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Ancient Bubastis ( Zagazig) in the Egyptian Nile Delta

Updated September 2nd 2019

Bubastis (Bohairic Coptic: Ⲡⲟⲩⲃⲁⲥϯ Poubasti; Greek: Βούβαστις Boubastis[1] or Βούβαστος Boubastos[2]) -- also known in Arabic as Tell-Basta or in Egyptian as Per-Bast, was an Ancient Egyptian city. Bubastis is often identified with the biblical Pi-Beseth (Hebrew: פי-בסת py-bst, Ezekiel 30:17).[3] It was the capital of its own nome located along the River Nile in the Delta region of Lower Egypt and notable as a center of worship for the feline goddess Bastet. Its ruins are located in the suburbs of the modern city of Zagazig [WikiPedia]

Bubastis (1887-1889) by Edouard Naville (1891)

http://ancientneareast.tripod.com/PDF/bubastis1887188900navi.pdf

TELL BASTA --- The most ancient mention of Bubastis which we meet with, apart from the Egyptian texts, exists in the prophet Ezekiel in the prophesy against Egypt. "The young men of Aven and of Pi-Beseth shall fall by the sword; and these cities shall go into captivity". The Septuagint, translating the passage, give the Greek names of the two cities; Aven is Heliopolis and Pi-Beseth is Bubastis; and they are followed by the Vulgate and the Coptic version.

It is to Herodotus that we are indebted for the most complete description of Bubastis. The Greek writer speaks twice of the city; first in reference to the great festival which was celebrated there annually and afterwards when he gives a detailed description of the temple, to which we shall have to revert further. He also states that near Bubastis was the place where the canal to the Red Sea branched off from the Nile. From his account we learn that Bubastis was a large city of Lower Egypt and his statement is borne out by the narrative of the capture of the town by the generals of Artaxerxes, Mentor and Bagoas, which is found in Diodorus ... At Bubastis occurred for the first time what was to be the cause of the fall of several cities and especially of the capital; internal warfare between the foreign mercenaries and the Egyptian troops, each party betraying the other to the Persian general.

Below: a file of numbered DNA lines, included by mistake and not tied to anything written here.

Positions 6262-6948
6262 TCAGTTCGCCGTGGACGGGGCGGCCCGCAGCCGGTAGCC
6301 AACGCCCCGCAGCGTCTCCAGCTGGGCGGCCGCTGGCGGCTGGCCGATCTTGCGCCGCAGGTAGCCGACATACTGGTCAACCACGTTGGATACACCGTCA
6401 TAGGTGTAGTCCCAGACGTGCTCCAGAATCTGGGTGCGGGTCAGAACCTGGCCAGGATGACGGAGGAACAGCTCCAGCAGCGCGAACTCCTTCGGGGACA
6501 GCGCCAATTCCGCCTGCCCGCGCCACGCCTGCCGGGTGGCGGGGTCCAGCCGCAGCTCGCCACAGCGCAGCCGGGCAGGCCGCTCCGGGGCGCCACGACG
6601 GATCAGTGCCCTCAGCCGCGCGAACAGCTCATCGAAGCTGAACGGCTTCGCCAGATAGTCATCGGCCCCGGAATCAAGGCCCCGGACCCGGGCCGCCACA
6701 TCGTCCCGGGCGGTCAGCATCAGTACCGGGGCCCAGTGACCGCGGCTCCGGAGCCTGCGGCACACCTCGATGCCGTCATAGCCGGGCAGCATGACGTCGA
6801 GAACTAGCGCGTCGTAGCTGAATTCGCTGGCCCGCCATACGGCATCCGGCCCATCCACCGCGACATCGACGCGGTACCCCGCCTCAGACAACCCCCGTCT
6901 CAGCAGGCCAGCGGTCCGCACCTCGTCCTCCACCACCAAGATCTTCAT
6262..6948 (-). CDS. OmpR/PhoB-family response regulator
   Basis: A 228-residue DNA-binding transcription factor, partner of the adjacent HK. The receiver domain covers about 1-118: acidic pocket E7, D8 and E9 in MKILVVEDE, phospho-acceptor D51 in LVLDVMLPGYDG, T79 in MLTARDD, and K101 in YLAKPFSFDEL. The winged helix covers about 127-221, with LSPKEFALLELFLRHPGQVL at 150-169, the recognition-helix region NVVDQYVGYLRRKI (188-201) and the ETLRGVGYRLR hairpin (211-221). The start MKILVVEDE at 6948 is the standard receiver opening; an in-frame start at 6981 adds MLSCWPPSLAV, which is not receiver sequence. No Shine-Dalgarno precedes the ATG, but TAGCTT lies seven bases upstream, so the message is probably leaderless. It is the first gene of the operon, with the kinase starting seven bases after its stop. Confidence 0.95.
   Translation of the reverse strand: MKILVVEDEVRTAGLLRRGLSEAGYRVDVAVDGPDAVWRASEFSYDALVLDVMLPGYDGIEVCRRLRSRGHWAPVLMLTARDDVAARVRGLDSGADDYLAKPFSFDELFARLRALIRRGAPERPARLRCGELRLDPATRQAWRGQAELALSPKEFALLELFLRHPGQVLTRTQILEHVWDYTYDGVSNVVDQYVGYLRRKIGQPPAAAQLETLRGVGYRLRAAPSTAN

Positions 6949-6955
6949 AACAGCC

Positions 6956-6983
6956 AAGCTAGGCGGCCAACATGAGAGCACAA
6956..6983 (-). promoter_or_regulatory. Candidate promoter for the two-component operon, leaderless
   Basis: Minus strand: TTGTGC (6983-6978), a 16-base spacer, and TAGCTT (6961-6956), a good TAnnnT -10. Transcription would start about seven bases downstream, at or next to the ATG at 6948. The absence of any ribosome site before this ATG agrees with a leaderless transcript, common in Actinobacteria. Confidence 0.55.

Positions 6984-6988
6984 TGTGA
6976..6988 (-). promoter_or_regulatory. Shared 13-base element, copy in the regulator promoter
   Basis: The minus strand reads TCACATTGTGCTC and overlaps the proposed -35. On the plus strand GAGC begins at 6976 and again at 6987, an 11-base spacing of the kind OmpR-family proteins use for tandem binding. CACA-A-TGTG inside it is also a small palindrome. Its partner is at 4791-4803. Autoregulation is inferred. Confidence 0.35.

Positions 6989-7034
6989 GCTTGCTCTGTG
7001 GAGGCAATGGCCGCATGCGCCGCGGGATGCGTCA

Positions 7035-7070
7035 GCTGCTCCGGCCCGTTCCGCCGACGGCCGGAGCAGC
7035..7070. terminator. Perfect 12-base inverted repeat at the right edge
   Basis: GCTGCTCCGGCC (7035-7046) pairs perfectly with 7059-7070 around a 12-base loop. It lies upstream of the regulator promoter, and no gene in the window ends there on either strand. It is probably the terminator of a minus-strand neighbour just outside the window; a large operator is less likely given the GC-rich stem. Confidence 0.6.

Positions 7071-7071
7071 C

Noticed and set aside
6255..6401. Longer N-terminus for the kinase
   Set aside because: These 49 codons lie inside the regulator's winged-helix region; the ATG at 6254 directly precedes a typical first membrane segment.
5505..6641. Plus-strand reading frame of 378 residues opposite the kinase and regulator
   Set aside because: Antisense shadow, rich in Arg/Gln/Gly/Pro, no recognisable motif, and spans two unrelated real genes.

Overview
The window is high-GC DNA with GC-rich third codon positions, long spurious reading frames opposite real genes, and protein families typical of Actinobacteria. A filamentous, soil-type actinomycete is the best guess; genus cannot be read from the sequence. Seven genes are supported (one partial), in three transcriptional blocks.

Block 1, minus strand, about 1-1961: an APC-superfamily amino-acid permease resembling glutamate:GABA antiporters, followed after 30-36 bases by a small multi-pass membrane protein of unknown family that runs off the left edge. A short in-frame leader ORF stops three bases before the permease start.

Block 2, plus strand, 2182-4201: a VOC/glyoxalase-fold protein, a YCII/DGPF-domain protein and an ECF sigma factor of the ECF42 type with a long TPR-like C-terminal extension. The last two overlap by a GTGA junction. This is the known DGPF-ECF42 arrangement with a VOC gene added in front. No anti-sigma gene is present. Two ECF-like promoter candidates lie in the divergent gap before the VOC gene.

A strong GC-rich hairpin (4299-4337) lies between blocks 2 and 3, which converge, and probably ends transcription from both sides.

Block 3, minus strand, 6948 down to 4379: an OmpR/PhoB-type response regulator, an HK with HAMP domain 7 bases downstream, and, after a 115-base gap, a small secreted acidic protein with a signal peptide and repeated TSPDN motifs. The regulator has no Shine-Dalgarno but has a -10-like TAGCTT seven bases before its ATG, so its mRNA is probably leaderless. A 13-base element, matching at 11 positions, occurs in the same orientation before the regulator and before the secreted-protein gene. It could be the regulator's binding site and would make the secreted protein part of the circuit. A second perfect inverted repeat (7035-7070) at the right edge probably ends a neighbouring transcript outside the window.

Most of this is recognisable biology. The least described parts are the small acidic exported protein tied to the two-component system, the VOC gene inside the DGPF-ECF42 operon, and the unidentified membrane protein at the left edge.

Strabo speaks of the nome or province of Bubastis as being near the head of the Delta in the immediate vicinity of the nome of Heliopolis. Bubastis is one of the eight famous cities mentioned by Pomponius Mela among the twenty thousand said to have existed under Amasis, and of which many were still inhabited in his time. Roman coins of the time of Hadrianus bear the name of the nome of Bubastis. It occurs in Ptolemaeus and Stephanus Byzantinus. Hierocles quotes Bubastis among the cities of the second Augustamnica and it was one of the bishoprics of Egypt. A Byzantine chronographer John, Bishop of Nikiou, quotes the city of Basta in connection with a rebellion which took place under the Emperor Phocas, and the Arab geographer Macrizy speaks of it repeatedly. Among the provinces of Egypt was the district of Bastah, which contained thirty-nine hamlets. Bastah was given as allotment to the Arab tribes who had taken part in the conquest. Afterwards it belonged to the province of Kalioub.

We do not know when it was abandoned. Travellers did not direct their attention to the place and the first to have noticed the ruins seems to be the Frenchman Malus, who took part in the Egyptian campaign at the end of last century. He gives the following description of the place :

"The ruins of Tell Bastah are seen from a great distance. They are seven leagues distant from the Nile and half a league from the canal (the Muizz) on its right side. We saw there

A Handbook for Travellers in Egypt: including descriptions of the course of the Nile through Egypt and Nubia, Alexandria, Cairo, the pyramids and Thebes, the Suez Canal, the Peninsula of Mount Sinai, the Oases, the Fayum &c --- Fourth Edition -- John Murray Publisher (1873)

http://ancientneareast.tripod.com/PDF/A_Handbook_for_Travellers_in_Egypt.pdf

Bubastis --- WikiPedia

The History of the Ancient Near East Electronic Compendium